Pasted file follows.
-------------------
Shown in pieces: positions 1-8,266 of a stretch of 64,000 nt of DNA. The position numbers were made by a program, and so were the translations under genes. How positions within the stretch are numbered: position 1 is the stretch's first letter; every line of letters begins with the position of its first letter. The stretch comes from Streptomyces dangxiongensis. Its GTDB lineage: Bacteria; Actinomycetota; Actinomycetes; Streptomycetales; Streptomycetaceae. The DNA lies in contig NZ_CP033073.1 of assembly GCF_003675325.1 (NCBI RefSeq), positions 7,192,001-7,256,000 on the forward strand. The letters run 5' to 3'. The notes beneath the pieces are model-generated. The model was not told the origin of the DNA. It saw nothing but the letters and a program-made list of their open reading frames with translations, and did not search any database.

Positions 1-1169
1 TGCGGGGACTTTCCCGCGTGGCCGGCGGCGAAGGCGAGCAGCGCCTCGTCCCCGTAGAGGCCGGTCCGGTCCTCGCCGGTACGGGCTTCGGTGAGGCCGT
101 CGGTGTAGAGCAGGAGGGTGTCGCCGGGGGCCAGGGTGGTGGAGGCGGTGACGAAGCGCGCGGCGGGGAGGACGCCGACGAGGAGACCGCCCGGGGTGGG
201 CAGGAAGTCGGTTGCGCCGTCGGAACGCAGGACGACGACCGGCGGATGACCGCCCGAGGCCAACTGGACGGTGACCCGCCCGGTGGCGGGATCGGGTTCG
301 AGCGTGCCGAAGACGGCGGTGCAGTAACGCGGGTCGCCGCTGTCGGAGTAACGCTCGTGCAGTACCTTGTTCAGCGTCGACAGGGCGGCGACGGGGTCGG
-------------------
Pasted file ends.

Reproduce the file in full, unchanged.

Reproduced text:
Shown in pieces: positions 1-8,266 of a stretch of 64,000 nt of DNA. The position numbers were made by a program, and so were the translations under genes. How positions within the stretch are numbered: position 1 is the stretch's first letter; every line of letters begins with the position of its first letter. The stretch comes from Streptomyces dangxiongensis. Its GTDB lineage: Bacteria; Actinomycetota; Actinomycetes; Streptomycetales; Streptomycetaceae. The DNA lies in contig NZ_CP033073.1 of assembly GCF_003675325.1 (NCBI RefSeq), positions 7,192,001-7,256,000 on the forward strand. The letters run 5' to 3'. The notes beneath the pieces are model-generated. The model was not told the origin of the DNA. It saw nothing but the letters and a program-made list of their open reading frames with translations, and did not search any database.

Positions 1-1169
1 TGCGGGGACTTTCCCGCGTGGCCGGCGGCGAAGGCGAGCAGCGCCTCGTCCCCGTAGAGGCCGGTCCGGTCCTCGCCGGTACGGGCTTCGGTGAGGCCGT
101 CGGTGTAGAGCAGGAGGGTGTCGCCGGGGGCCAGGGTGGTGGAGGCGGTGACGAAGCGCGCGGCGGGGAGGACGCCGACGAGGAGACCGCCCGGGGTGGG
201 CAGGAAGTCGGTTGCGCCGTCGGAACGCAGGACGACGACCGGCGGATGACCGCCCGAGGCCAACTGGACGGTGACCCGCCCGGTGGCGGGATCGGGTTCG
301 AGCGTGCCGAAGACGGCGGTGCAGTAACGCGGGTCGCCGCTGTCGGAGTAACGCTCGTGCAGTACCTTGTTCAGCGTCGACAGGGCGGCGACGGGGTCGG